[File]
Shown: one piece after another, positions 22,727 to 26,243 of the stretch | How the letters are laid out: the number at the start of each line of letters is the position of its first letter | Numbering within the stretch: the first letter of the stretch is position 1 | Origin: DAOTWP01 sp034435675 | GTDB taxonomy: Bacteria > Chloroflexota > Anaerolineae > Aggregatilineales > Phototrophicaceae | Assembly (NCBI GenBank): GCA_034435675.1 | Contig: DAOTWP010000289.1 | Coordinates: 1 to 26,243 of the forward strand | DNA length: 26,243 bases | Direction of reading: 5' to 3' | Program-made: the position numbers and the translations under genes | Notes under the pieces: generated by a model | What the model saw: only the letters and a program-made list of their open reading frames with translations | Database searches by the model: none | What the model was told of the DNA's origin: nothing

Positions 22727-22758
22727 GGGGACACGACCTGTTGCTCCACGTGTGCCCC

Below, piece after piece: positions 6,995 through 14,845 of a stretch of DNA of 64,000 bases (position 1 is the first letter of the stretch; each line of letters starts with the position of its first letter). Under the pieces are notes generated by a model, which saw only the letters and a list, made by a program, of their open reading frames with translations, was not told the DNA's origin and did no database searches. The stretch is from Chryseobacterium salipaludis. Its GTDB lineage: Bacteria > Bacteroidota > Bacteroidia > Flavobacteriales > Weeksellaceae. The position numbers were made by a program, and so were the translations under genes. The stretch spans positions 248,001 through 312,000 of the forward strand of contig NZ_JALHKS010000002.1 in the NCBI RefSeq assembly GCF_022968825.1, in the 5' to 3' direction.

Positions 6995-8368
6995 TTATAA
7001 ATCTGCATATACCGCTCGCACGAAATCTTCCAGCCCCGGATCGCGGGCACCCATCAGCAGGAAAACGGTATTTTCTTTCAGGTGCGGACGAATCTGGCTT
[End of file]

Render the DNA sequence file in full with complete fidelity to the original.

Shown: one piece after another, positions 22,727 to 26,243 of the stretch | How the letters are laid out: the number at the start of each line of letters is the position of its first letter | Numbering within the stretch: the first letter of the stretch is position 1 | Origin: DAOTWP01 sp034435675 | GTDB taxonomy: Bacteria > Chloroflexota > Anaerolineae > Aggregatilineales > Phototrophicaceae | Assembly (NCBI GenBank): GCA_034435675.1 | Contig: DAOTWP010000289.1 | Coordinates: 1 to 26,243 of the forward strand | DNA length: 26,243 bases | Direction of reading: 5' to 3' | Program-made: the position numbers and the translations under genes | Notes under the pieces: generated by a model | What the model saw: only the letters and a program-made list of their open reading frames with translations | Database searches by the model: none | What the model was told of the DNA's origin: nothing

Positions 22727-22758
22727 GGGGACACGACCTGTTGCTCCACGTGTGCCCC

Below, piece after piece: positions 6,995 through 14,845 of a stretch of DNA of 64,000 bases (position 1 is the first letter of the stretch; each line of letters starts with the position of its first letter). Under the pieces are notes generated by a model, which saw only the letters and a list, made by a program, of their open reading frames with translations, was not told the DNA's origin and did no database searches. The stretch is from Chryseobacterium salipaludis. Its GTDB lineage: Bacteria > Bacteroidota > Bacteroidia > Flavobacteriales > Weeksellaceae. The position numbers were made by a program, and so were the translations under genes. The stretch spans positions 248,001 through 312,000 of the forward strand of contig NZ_JALHKS010000002.1 in the NCBI RefSeq assembly GCF_022968825.1, in the 5' to 3' direction.

Positions 6995-8368
6995 TTATAA
7001 ATCTGCATATACCGCTCGCACGAAATCTTCCAGCCCCGGATCGCGGGCACCCATCAGCAGGAAAACGGTATTTTCTTTCAGGTGCGGACGAATCTGGCTT